6 Reviews

I used to eat these almost every day for lunch when I lived in Japan. I was very excited when I found this recipe. I've made them twice so far and they are glorious. I have had a little trouble making the filling dry enough to not basically melt through the bun before I get it in the steamer. Also, I use less ginger and cabbage than what's recommended here. I really love them with spicy mustard.

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mjl927 September 09, 2010

In Thailand this is known as Sala-Pao. They come savory as mentioned and Sweet which is usually a mixture of salted peanuts, coconut and moistened with a little sweetened condensed milk.
These buns are sold all over the country on the streets and at celebrations off protable carts for 1 baht each or $.05.
I was in a Korean market and they had them frozen. 6 per package for $8.95 (sigh).
Nice to be able to make your own...Sawa-di-caup...Chef Jim

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HotPepperIV August 11, 2010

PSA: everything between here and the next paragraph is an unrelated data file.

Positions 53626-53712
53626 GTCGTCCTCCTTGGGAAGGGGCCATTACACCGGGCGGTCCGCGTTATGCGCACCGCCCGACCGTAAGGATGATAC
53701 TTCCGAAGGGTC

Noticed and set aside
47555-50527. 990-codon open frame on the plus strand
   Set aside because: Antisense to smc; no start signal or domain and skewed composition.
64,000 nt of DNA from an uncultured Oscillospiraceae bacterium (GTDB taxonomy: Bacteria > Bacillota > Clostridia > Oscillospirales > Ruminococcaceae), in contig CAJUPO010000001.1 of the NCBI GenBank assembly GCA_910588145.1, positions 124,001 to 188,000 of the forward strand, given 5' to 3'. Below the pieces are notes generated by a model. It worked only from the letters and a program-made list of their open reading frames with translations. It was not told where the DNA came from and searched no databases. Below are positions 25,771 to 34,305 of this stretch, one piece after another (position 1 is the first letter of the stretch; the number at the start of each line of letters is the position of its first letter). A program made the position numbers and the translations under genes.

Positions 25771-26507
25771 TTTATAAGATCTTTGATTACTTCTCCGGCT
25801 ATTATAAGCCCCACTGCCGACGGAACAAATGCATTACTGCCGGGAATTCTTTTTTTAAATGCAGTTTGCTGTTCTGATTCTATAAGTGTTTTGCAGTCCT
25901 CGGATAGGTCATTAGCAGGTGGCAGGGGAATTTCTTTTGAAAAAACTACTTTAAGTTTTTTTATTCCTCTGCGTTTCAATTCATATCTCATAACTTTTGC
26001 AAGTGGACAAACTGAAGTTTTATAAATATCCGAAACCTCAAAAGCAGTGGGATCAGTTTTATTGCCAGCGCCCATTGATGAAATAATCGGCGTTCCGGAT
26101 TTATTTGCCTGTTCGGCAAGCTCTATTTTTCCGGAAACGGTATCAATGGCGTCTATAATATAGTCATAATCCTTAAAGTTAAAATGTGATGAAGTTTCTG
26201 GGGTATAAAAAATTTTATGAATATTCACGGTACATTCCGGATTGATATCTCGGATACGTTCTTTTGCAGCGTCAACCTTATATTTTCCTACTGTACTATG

The BIG ONES are better!!!!!! They sell them in the corner stores over there.

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The Jazz Master July 27, 2009

Awesome just the job will make again. The possiblities are just endless. Would make for friends, thank you

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Ginhead June 23, 2009

thank you very much for this recepie ........ hard work, but worth it !!

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PumpkinDK October 05, 2008

I love these!!! In the filling, i used regular cabbage instead of chinese cabbage(no need to microwave)and minced bamboo shoots. They came out wonderful!!! you can also fill these buns with "Tubushi an" recipe(#108780) instead of meat filling for sweet tooth.

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Rummz November 18, 2007
Nikuman / Butaman / Pork Bun